Summer is almost here, which means picnics, barbecues, and trips to the beach. It’s a time many spend outside, having fun in the sun. It’s also the hottest time of the year, which can put people at risk for dehydration, heat exhaustion, or heat stroke. Every year, thousands are rushed to the emergency room with one of these conditions. In some cases, these ailments may even be fatal. For this reason, it’s important to not only know the signs of heat-related illnesses, but also to know how to cool yourself down and be safe.

Luckily, there are a few methods to cool down that are effective and simple for you to do — at home or while you’re out and about at a barbecue, the beach, or pool!

1. Drink Cold Water

Hydration is a great way to stay healthy and avoid dehydration, but it can also help you cool down on those oppressively hot days. When it’s hot outside, you sweat. Sweating is your body’s way of cooling your skin off. As you sweat, you lose water, and the more water you lose, the less you sweat. Your body is then deprived of its key cooling function, which can exacerbate the overheating issue.

Drinking fluids can also cool you down, but there’s currently a hotly debated topic on which temperature of fluids are best to drink. Some say cold liquids and ice chips are best because they lower your core body temperature. Others argue that cold drinks can shock the body into thinking it’s colder than it is, which will raise your body temperature even higher. These researchers suggest warm drinks that hydrate without the warming effect of cold water. While there’s no clear consensus on which is best, both sides agree that hydration is key to beating the heat.

2. Apply Cool Water to Neck and Pulse Points

Another way that you can use water to help cool you down on a hot day is by applying it to your pulse points. Pulse points are where blood vessels are close enough to the skin for one’s pulse to be felt. By sprinkling cold water or applying a cold compress to these locations, you should be able to lower the temperature of your blood. The blood will then pass through these pulse points and make you feel cooler as it’s dispersed throughout your body.

Your wrists, temples, and the back of your neck are common pulse points, but applying cool water (e.g., via an ice pack or by wetting the pulse points) anywhere you can feel your pulse should help to cool you down. Just keep in mind that this method’s effect is slight, and it should not be the only thing you’re doing to cool off. You should still hydrate and try some of the other suggestions on this list.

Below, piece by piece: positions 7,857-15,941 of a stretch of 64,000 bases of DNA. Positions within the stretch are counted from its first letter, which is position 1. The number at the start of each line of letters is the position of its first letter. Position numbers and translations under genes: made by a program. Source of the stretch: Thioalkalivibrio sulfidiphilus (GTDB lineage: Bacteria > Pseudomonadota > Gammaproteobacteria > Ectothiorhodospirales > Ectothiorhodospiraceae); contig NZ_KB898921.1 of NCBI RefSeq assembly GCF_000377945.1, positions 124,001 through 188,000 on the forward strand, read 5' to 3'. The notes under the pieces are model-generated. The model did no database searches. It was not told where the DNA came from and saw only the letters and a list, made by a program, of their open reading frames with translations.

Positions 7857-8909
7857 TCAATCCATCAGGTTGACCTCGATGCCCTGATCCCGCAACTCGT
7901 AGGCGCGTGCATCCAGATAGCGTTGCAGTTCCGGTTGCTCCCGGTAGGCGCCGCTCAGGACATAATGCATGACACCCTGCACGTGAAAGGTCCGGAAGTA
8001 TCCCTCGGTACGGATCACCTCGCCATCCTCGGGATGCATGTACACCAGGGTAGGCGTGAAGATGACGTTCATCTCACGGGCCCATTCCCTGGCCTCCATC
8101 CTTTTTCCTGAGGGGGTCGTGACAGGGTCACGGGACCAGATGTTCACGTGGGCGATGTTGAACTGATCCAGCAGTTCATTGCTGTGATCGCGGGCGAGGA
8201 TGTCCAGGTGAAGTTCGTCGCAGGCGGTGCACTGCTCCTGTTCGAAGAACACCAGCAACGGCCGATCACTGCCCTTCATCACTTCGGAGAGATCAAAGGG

3. Retreat Indoors

Hydration is important, but it can only carry you so far to beat the heat. At some point, it may become necessary to change locations in order to cool off. Perhaps the simplest way to cool down is to go inside, especially if you have air conditioning.

Removing yourself from an environment that’s too hot may be the best way to prevent overheating. If you don’t have air conditioning, running a fan or two may be enough to cool down. Just getting out of the hot sun and into the shade and shelter of your home can make a difference. We recommend using other methods to cool off in addition to moving to a cooler location on hot days.

One way you can cool off quickly in your house is to take a cold shower. Essentially, this takes the benefits of applying cool water on your pulse points and expands them to your entire body at once. Even a warm shower can help, acting like sweat by cooling off the body as it evaporates. Just make sure it’s only warm and not hot water. If the water is too hot, it can have the opposite effect than what you’re trying to achieve!

4. Go for a Swim

Additionally, another great way to escape the heat on a summer day is to go for a swim. Whether you have access to a pool, the beach, or a local swimming hole, all are excellent places to cool off. Much like a cold shower and the pulse points tips, the water signals to your body to cool down.

As an added benefit, swimming is great exercise. Just make sure to drink water if you choose to workout by swimming. Even though you may not be able to tell, you still sweat while you swim, so you need to replace the fluid you’ve sweat out to prevent dehydration. Another concern you should watch for is the possibility of infection from waterborne germs and even human waste. Just make sure that you’re swimming in clean and treated pools, covering any open cuts or wounds with waterproof bandages and showering with soap and water after getting out of the water!

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Summer can be a fun time, but there are always health risks to look out for. Chief among these is keeping yourself from overheating. Whether you’re at the beach, at a picnic, or at home, there are a myriad of ways to keep your core temperature down. So, whatever you’re doing this summer, don’t forget to keep cool while you’re having fun in the sun!